Former vice president Joe Biden delivers a speech during the Munich Security Conference on Saturday. (Sven Hoppe/AP)

Amid the gloom of a security conference focused on the breakdown in transatlantic relations under President Trump, Joe Biden offered beleaguered Europeans a ray of hope this weekend.

“This too shall pass,” the former vice president promised. “We will be back.” 

The comment earned Biden, a possible candidate for president in 2020, sustained applause from a crowd that clearly wanted to believe the United States will return to a more familiar role as trusted friend after two years of Trump turning on allies and cozying up to adversaries. 

But Europeans are not convinced that Biden, or anyone, can deliver. 

Even if Democrats beat Trump when he vies for reelection next year, U.S. allies say the damage will be difficult to reverse. They point to long-term trends in the United States — especially a growing skepticism toward global engagement — that suggest key elements of Trumpism will live on, regardless of how long he serves or who succeeds him.

“We fool ourselves if we think Trump is just an aberration,” said a senior German official who spoke on the condition of anonymity to speak candidly. “Trump is a symptom more than a cause.”

That belief helped explain the deep unease that pervaded this year’s Munich Security Conference, an annual gathering of global leaders, military commanders, diplomats and foreign affairs analysts that has long helped set the geopolitical agenda and that concluded here Sunday. 

For many attendees, the collapse of the liberal world order as built and sustained by the United States for the past seven decades was taken as a given. The only question is, as the title of the conference’s flagship report framed it, “Who will pick up the pieces?”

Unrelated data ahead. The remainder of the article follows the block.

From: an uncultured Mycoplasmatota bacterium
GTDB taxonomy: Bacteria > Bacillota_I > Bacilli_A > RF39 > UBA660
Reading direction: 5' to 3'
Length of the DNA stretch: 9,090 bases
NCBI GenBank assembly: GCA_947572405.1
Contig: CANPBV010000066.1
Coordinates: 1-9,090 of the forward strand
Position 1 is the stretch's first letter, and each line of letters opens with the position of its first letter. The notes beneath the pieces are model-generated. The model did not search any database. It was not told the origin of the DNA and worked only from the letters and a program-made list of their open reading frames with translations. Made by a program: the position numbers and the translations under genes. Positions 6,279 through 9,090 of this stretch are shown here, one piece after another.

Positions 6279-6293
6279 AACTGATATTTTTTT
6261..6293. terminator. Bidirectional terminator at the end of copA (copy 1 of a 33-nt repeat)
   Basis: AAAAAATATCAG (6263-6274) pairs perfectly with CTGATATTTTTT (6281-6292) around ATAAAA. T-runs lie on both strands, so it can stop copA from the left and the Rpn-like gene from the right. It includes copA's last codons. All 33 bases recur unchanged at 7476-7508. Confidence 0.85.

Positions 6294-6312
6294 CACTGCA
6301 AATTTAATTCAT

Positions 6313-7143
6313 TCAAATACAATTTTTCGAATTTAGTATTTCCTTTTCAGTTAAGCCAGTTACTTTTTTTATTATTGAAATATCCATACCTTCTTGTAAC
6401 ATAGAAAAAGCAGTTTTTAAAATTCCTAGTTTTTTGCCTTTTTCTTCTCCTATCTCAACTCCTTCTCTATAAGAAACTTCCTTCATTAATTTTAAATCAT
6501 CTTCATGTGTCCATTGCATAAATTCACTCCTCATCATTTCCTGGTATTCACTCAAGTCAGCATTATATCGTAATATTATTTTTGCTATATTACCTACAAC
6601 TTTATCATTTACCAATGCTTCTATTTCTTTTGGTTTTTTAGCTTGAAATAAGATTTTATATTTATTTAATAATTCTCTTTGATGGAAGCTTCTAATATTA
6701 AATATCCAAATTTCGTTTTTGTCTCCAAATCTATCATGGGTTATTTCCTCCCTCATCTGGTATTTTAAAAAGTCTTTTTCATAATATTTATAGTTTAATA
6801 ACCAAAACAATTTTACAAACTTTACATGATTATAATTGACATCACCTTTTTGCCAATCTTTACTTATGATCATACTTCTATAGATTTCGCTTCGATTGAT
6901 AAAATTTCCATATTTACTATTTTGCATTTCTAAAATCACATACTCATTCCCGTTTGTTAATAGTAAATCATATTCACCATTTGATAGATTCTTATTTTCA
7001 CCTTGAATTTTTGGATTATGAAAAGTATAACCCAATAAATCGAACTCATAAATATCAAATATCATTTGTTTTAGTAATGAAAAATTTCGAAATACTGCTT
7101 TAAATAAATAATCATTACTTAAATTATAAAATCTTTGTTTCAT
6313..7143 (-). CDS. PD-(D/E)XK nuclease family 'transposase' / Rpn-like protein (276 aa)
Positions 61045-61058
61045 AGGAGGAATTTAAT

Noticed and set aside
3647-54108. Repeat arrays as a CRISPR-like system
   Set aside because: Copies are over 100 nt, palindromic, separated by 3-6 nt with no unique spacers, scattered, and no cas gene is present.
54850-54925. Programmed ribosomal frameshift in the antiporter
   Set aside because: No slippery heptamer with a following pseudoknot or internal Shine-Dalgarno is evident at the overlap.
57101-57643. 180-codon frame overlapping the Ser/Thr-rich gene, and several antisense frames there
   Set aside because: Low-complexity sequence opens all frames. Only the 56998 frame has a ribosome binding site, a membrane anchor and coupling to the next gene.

There was widespread conviction that it will not be the Trump administration.

Last year, allied leaders held their fire and largely refrained from directly criticizing the United States. Some expressed hope that damage to the transatlantic relationship would be manageable. American officials, for their part, urged allies to ignore Trump’s tweets and focus on his administration’s actions, which they described as being in line with those of his predecessors.

No one made that case this year, with U.S. officials and Europeans doing little to disguise their mutual contempt. 

Vice President Pence, as leader of the American delegation, gave a speech assailing Europe for continuing to do business with Iran in the face of U.S. sanctions. Many of his intended applause lines were greeted with an awkward silence. 

German Chancellor Angela Merkel delivered a rousing speech in which she defended multilateralism and rebutted Trump administration talking points on trade, defense spending, the Iran nuclear deal and other issues that have driven the United States and Europe apart. The freewheeling approach from the normally cautious Merkel earned her an extended standing ovation. 

Biden, too, was greeted warmly. His expressions of robust support for NATO and the European Union — anodyne American boilerplate at any other time before Trump — echoed through the gilded conference hall as a dramatic and welcome break from a time in which both institutions are targets of attack by Trump.

“Those comments were so welcomed,” said Marietje Schaake, a Dutch member of the European Parliament.

But Schaake, who is the European Parliament’s vice chair for relations with the United States, was careful to restrain her enthusiasm for Biden’s vision of a healed transatlantic rift. 

“It doesn't mean that that’s likely to be the future,” she said. “The U.S. has made decisions that are difficult to reverse.”